Start your morning early, pack some snacks, gather a few friends, and hike to the ruins of Professor Thaddeus S.C. Lowe’s mountain railway and resort, Echo Mountain.
From 1896 to 1936, it housed a chalet, hotel, and observatory. Now it is a five mile hike roundtrip with a 1400 feet gain.
This moderate but steady hike will get your heart pumping, and if you leave too late in the afternoon, it will get you sweating pretty heavily as well since there’s not much in the way of shade along the path.
At the top you can check out what is left behind of the resort and railway and try out your best echo-voice on one of the megaphones.
The views overlooking the city are quite lovely on a clear day, and along the way you’ll have the opportunity for viewing intricate flowers, buzzing bees, lizards, and more.
Unpack snacks at the top, twirl the top off of your water bottle, and bask in the view of the world below.
(This hike is technically in Altadena.)
Drive north for 3.4 miles to the end of Lake Avenue at the point where it intersects with Loma Alta Drive. Park along the street and look for the stone gateway on the east side of the street.
That’s where the hike begins.
From there, the trail is pretty clearly marked and well traveled but well kept. You’re guaranteed to meet some other knowledgeable hikers along the way if you happen to get turned around.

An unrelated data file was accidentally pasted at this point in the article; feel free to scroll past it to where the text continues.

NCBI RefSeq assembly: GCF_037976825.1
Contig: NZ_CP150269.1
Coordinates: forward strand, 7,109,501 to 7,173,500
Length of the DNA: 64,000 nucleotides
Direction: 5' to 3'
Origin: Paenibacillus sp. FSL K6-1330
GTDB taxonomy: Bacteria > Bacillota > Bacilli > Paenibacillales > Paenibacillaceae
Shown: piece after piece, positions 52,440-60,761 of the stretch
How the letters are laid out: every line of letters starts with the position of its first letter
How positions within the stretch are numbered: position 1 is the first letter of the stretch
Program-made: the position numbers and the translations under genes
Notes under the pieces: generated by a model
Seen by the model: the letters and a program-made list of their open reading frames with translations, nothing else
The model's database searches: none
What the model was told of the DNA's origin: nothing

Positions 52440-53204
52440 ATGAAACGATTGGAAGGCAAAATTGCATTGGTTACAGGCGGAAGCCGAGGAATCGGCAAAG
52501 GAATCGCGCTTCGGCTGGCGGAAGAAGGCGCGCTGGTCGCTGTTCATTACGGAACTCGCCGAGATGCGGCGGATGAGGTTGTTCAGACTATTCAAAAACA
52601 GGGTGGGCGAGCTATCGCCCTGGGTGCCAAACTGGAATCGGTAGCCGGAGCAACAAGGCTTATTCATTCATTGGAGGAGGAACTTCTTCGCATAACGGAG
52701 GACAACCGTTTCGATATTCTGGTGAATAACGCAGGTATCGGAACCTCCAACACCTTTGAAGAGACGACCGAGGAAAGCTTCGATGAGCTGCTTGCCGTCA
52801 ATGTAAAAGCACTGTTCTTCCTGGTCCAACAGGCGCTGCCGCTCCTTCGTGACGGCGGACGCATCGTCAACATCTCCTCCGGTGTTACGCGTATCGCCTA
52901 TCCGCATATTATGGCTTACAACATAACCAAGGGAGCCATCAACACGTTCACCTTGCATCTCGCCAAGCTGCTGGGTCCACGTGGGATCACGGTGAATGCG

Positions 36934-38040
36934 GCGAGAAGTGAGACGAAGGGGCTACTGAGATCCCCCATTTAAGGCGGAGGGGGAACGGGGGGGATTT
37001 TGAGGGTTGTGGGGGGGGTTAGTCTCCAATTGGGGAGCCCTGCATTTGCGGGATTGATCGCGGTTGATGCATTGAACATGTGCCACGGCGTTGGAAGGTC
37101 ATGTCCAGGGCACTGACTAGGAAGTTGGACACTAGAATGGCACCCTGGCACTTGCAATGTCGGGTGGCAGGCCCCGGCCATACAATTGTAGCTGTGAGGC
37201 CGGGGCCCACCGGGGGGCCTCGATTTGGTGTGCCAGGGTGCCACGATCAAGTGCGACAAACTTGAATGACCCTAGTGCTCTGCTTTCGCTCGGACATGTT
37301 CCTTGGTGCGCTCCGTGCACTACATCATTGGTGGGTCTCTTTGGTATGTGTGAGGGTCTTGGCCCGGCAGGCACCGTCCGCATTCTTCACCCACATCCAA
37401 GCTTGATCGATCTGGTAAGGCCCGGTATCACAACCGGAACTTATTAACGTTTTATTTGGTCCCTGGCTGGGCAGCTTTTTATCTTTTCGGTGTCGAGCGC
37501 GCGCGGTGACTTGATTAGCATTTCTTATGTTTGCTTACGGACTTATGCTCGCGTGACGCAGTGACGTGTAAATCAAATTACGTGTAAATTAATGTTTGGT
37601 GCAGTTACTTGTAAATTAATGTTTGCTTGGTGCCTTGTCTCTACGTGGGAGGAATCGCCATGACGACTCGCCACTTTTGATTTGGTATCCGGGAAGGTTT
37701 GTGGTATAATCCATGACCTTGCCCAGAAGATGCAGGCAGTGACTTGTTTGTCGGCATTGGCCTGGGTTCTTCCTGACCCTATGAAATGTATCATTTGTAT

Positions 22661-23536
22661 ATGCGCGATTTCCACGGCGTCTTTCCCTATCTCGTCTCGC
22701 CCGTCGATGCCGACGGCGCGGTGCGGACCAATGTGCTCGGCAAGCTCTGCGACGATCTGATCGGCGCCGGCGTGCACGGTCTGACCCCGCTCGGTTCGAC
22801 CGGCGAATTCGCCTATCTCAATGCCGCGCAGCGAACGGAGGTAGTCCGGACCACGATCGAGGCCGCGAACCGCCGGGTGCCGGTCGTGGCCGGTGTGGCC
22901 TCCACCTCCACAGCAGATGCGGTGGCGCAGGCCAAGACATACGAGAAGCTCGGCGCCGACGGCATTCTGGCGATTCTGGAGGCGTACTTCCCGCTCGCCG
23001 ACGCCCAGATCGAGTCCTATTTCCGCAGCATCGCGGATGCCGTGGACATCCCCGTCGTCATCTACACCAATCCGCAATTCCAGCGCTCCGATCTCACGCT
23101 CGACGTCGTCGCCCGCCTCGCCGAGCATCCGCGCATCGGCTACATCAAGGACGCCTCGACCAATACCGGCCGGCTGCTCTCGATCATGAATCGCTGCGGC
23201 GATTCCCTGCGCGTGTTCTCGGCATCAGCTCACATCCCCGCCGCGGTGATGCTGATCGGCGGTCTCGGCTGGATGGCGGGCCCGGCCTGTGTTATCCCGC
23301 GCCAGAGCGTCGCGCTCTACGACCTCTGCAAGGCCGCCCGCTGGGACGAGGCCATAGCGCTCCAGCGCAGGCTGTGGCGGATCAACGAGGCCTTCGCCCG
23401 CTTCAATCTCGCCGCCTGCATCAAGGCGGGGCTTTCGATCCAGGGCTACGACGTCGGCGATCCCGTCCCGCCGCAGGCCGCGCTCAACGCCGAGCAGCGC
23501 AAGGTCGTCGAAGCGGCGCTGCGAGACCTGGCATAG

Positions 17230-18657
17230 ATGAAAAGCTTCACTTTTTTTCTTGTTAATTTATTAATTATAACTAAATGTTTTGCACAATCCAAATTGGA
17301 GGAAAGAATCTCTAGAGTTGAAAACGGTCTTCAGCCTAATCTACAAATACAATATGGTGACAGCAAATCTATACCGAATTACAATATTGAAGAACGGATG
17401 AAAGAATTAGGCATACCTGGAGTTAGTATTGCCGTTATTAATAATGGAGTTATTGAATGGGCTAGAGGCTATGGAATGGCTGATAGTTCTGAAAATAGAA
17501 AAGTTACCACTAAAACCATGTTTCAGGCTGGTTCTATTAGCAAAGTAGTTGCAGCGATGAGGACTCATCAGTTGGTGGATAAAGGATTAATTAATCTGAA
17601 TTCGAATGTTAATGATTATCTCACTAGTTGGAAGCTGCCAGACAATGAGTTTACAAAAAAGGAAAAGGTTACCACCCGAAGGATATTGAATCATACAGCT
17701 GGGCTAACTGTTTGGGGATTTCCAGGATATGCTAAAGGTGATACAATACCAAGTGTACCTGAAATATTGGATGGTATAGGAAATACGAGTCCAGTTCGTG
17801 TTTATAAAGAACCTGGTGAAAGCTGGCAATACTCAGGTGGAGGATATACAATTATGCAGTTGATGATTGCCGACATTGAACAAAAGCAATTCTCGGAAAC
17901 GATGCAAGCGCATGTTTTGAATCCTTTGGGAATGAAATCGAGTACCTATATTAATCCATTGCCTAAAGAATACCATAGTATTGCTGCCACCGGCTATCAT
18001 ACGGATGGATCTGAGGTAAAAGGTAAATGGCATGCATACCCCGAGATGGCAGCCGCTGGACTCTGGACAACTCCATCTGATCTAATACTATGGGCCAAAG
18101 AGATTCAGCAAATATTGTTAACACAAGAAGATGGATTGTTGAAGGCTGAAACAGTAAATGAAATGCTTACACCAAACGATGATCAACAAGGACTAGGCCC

After you’ve taken in the views from a distance, go in up close and personal into the heart of Pasadena.
No trip to Pasadena is complete without a toddle around Old Town. Visitors to LA on holiday and locals alike saunter down the sidewalks, bags swinging, as they cross the scramble-style crosswalks.
There are a number of chain stores like Crate and Barrel, Barnes and Noble, and the Paper Source, but off the main strip you can also visit California-exclusive stores like Bird Pick Tea and Herb at 10 S. De Lacey Avenue.
The tea shop is filled with large apothecary jars on several tables. Open the jars and breathe in the deep smells of loose tea.
Having troubles with insomnia? Their loose chamomile will cure what ails you.
The staff is happy to brew samples of any you’d like to try. They also have a small bar for sitting and sharing a pot or cup with a friend.
They have soy milk on hand for your tea drinking needs.
If after shopping and sightseeing you’ve worked up an appetite, you can find tasty vegan offerings at Father Nature Lavash Wraps at 17 N. De Lacey Avenue.
Father Nature is of the very casual, order at the cash register variety. However, their food is fresh and delicious.
It’s not always advertised, but they have whole wheat lavash available. Just ask for it.
Father Nature is not exclusively vegetarian, but they have a vegetarian section as part of their menu board. Many of those wraps are vegan by design or can easily be made vegan.
My favorite is the double hummus wrap, which comes with chickpea and black bean hummus, stuffed with pickled turnips, romaine lettuce, and bulgur.
You’re given a choice of spicy or regular tahini sauce to go with it, and those are both vegan. I always go with the spicy, which is not hot-spicy per say. It just has more spices in the sauce.
(Live nowhere near Pasadena? Make my own version of their Double Hummus Wrap! You can check out that recipe here.)
With that said, if you should decide to “go, Granny, go” to Pasadena, give up and sing along. Be warned, you will walk away with the Beach Boys rooted into your brain.
Resistance is futile, but at least it’s catchy.